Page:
A conversation last weekend has led me to believe that the husband has been telling my family that I “still” don’t know how to cook. Well, I will not claim to be the best when it comes to culinary talents, but I have had my fair share of kitchen time at home. Enough to warrant a more confident “Yeah a little” when asked if I can cook.
In fact tonight, inspired by the chicken soup recipe from “My Little Paris Kitchen” (it’s called something fancier but my crappy Internet connection means I don’t want to google) and the fried chicken recipe from “Paleo Comfort Foods”, I blitzed some chicken breasts with an egg and some almond flour and rolled into the spice mix from the Paleo recipe and Voila! Homemade chicken nuggets — and they’re Paleo too! Not bad for someone who can’t cook :p
Similar to last year I brought sisig once again to the BBQ at CrossFit London UK. With the sun out and the beer flowing, it was a success once again. I officially met Magnus, who like me, is a bit of a foodie and blogs his CrossFit experiences as well. We got to talk about different recipes and our experiences trying new things out, and I promised to provide the recipe I used for the sisig I brought to the BBQ. So here it is for anyone who would like to give it a go.
1 kg pork parts (for the original sisig experience use pork cheeks and ears. if that is difficult to acquire mix it up with pork hearts, liver, and belly. Trotters add something different as well. Do note that the liver and heart provide a bit more texture and flavor)
whole black peppers
1 bay leaf
1 cup red onions chopped
2 red finger chili
1/3 cup vinegar (I use Datu Puti vinegar which is a Filipino cane vinegar available in most Asian food supermarkets)
1 clove garlic minced
1 tbsp minced ginger
– Boil the pork in water, whole peppercorns and bay leaf for at least 1 hour.
– Grill/broil them in the oven until they become nice and brown and a bit crispy. Be careful not to overcook the liver or the heart as they tend to dry out quicker compared to the trotters/belly. It is better to get whole pigs heart from the butcher and slice them yourselves as you can see it is difficult to grill if already chopped into small pieces.
– Chop the meat to small pieces (less than 1cm, just go crazy with the knife… not too crazy though)
– Marinade the pork with some crushed black pepper, bit of salt, onion, chili, garlic, ginger, bay leaf (mince them as well), vinegar and 1 and 1/2 of the lemon for a while (a day if you have it)
– Heat up a cast iron pan and fry the meat until it browns nicely before serving with a sprinkle of soy sauce/lemon mixture.
Optionally you can drop an egg on top of the sisig while it’s cooking. Let me know how it goes!
First off, Count Up Day 4: I received news that it probably won’t be until May before I can apply for the visa, so I guess that means this might be just as long as the last time. I might end up not doing count ups everyday…maybe a weekly round up will do?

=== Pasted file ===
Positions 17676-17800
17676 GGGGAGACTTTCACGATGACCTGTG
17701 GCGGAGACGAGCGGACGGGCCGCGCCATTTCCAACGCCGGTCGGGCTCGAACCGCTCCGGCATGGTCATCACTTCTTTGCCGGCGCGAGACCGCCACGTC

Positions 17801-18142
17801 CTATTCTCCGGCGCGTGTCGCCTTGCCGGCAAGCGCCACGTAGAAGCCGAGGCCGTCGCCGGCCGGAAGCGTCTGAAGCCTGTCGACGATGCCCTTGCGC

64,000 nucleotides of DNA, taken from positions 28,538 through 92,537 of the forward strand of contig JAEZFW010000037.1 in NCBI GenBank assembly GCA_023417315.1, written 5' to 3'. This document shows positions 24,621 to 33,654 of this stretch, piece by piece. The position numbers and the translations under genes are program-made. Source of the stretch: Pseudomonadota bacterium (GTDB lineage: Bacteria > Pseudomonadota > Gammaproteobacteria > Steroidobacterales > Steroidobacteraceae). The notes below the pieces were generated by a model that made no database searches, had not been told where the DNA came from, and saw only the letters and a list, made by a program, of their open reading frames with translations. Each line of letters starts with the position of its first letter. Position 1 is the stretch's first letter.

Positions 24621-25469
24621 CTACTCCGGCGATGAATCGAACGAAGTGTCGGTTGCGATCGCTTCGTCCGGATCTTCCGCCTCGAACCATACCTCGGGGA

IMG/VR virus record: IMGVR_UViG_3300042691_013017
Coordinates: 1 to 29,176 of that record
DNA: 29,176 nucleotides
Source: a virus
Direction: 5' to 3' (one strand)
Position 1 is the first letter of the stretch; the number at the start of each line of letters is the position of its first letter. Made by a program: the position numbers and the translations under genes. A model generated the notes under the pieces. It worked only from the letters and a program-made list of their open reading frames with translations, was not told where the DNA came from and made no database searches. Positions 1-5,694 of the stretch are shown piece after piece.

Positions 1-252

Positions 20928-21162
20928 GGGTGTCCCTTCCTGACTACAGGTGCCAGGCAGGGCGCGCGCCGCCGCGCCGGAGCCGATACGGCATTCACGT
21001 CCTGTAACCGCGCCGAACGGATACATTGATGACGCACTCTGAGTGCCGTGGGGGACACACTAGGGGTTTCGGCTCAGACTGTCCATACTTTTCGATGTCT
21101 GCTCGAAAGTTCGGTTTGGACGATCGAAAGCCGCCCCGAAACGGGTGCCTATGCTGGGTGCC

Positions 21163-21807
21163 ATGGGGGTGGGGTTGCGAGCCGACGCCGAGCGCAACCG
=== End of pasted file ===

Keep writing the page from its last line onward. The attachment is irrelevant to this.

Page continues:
Now on to the workout:
Strength: Strict Pulls Ups on the minute, every minute for 10 minutes — Find a rep that you can sustain
5 Rounds for Time of —
10 Power Snatches (20 kgs)
10 Toes to Bar (Knees Up for me)
As part of planning my meals for this week, I grabbed a lot of minced beef from the supermarket over the weekend. I was particularly craving for some chili and decided to go with the recipe from the Everyday Paleo book Socs and I got when we first got into the whole Paleo thing. I wasn’t completely satisfied and it made me wonder if my taste buds have evolved or I was doing things wrong. Then I remembered I had a handwritten recipe in Dublin and was quite popular when we served it to a few of our friends. Luckily, I had some extra minced beef lying around and she walked me through the recipe:
500g minced beef
1 can chopped tomatoes
1 tbsp tomato puree
1 red bell pepper, chopped
6 cloves garlic, minced
1 red onion, chopped
3 tbsp chili powder
1 tbsp oregano
2 1/2 tbsp cumin
2 tbsp olive oil
black pepper to taste
1. Brown beef in olive oil in medium high heat
2. Add garlic, onion and red bell pepper. Allow to soften slightly
3. Add chili powder, cumin, oregano and black pepper
4. Add the can of tomatoes. Using the can, fill half with water (or chicken broth) and mix in tomato paste to get some of the tomato juice stuck in the can. Pour everything into the mix
5. Simmer for 30 minutes
Easy peasy, lovely chili. This recipe is actually easier and tastes better than the first recipe I mentioned, which I found to lack that extra oomph you would want from chili. Although the book does contain some great recipes that I always come back to and would still recommend for those who want something to start with.
Now if only I can find a suitable paleo replacement for nachos…